Puzzles, dogs, and tree moss.

Today has been an incredibly relaxing day, aside from the stupid puzzle I got sucked into that will never get finished. I just want to start on my new donut puzzle, but I can’t until I finish this ice skating rink disaster that’s taking over my dining room table.

I can’t just leave it because I’m trying this new thing called finishing what I start. Maybe you remember me talking about it a few weeks ago? Well, puzzles are my little way of getting better at that, one piece at a time.

There’s also a dog staring at me right now. My roommate is dog sitting for a friend, but right now she’s at work, and I made the mistake of letting out the barking puppy in the hopes she would be quiet. Instead she’s using this time to stick her wet nose all over my freshly-showered self. I’m trying not to make eye contact, because every time I do, it’s like an invitation to come gnaw on some other bone that’s still attached to my body.

But for this brief moment the house is silent, and I’m just going to let her jump on the other couch, because it means she isn’t jumping on me.

And I spoke too soon. She just decided this couch looked better.

Now she’s eating moss off of my fake tree. But at least she’s quiet.

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Why is it that when dogs have tons of toys lying all over the floor they want to play with the one thing that is not meant for them? They are like children, except they bite. Oh wait…

And now she’s eating the chair. I give up.

So this weekend I met two local authors who self-published their books. Don’t get me wrong, I don’t look down on self-publishing. I know quite a few successful authors who self-published, it’s just not the route I want to go. One author I met was very sociable in an annoying way and the other just sat at his table. They were at two different bookstores, by the way.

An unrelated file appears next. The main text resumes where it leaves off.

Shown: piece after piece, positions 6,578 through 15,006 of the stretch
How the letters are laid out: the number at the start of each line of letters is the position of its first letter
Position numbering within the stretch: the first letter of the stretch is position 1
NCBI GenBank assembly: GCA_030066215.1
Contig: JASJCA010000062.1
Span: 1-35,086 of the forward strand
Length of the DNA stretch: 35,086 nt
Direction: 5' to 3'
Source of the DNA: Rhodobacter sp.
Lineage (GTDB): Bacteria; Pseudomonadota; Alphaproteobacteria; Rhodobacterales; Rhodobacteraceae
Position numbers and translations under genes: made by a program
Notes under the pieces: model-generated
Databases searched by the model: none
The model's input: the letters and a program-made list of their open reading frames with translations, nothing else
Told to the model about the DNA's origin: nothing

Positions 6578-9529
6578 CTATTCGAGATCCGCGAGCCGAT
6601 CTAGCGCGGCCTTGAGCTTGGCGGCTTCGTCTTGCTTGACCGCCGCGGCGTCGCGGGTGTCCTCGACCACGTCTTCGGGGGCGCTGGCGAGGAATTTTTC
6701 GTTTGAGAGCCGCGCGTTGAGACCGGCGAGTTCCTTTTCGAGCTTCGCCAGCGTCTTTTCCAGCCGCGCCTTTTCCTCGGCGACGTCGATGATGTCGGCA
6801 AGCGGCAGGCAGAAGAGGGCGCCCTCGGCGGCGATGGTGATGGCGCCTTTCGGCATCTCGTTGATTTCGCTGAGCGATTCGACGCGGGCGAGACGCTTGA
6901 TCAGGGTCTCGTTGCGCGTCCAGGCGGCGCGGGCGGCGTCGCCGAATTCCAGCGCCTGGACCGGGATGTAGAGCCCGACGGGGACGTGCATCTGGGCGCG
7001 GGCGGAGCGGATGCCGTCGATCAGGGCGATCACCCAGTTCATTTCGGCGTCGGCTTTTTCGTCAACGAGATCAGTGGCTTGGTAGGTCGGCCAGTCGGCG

The obnoxious lady-author kept calling people “young man” or “young lady” and asking them stupid questions like if they were getting into trouble. One, no one likes a brown noser. And two, please just leave me alone. No I don’t want to read your romance novel, and no I don’t really want your card.

She mentioned that she normally writes spy thrillers. People asked for a romance novel, and it’s selling better than anything else she’s written. If it takes your audience telling you what kind of writer you should be, rather than discovering that yourself, I’m not sure I want any advice you’d like to give me.

The other guy was quiet, non-invasive. Not saying that’s the better way to be, but I was more inclined to ask him about his book than to have Ms. Too-Much-Perfume shoving her book in my face. He wrote a book on his life as a coal miner, and while that’s not really my thing, I respected his work more. He was honest, he was direct, and he wasn’t trying to butter me up into making a sale.

That was another thing. The one lady was trying to use her autograph as an incentive to buy the book. I’m sorry, but your signature is not a selling point unless you’re JK Rowling, so don’t even try it. Keep it on your checks, not in my books.

Overall I tried to avoid them both. I’m not sure what that says about me as a writer, but I don’t feel like I missed out from the conversations. Of course I may regret that one day when someone I don’t talk to is someone I should have. But I think for this weekend, I’m safe on that count.

 

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